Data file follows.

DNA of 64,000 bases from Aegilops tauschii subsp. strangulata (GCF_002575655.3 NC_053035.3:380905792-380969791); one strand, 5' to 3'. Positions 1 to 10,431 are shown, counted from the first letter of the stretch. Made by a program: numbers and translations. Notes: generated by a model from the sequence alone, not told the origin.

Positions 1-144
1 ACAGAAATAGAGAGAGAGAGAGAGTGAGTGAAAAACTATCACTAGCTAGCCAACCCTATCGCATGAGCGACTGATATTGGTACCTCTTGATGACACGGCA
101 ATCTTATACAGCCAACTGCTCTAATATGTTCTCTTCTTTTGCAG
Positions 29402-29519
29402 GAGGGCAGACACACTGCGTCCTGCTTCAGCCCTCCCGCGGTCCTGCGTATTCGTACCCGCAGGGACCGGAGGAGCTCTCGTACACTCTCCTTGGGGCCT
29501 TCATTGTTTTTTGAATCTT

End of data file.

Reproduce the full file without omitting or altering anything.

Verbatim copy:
DNA of 64,000 bases from Aegilops tauschii subsp. strangulata (GCF_002575655.3 NC_053035.3:380905792-380969791); one strand, 5' to 3'. Positions 1 to 10,431 are shown, counted from the first letter of the stretch. Made by a program: numbers and translations. Notes: generated by a model from the sequence alone, not told the origin.

Positions 1-144
1 ACAGAAATAGAGAGAGAGAGAGAGTGAGTGAAAAACTATCACTAGCTAGCCAACCCTATCGCATGAGCGACTGATATTGGTACCTCTTGATGACACGGCA
101 ATCTTATACAGCCAACTGCTCTAATATGTTCTCTTCTTTTGCAG
Positions 29402-29519
29402 GAGGGCAGACACACTGCGTCCTGCTTCAGCCCTCCCGCGGTCCTGCGTATTCGTACCCGCAGGGACCGGAGGAGCTCTCGTACACTCTCCTTGGGGCCT
29501 TCATTGTTTTTTGAATCTT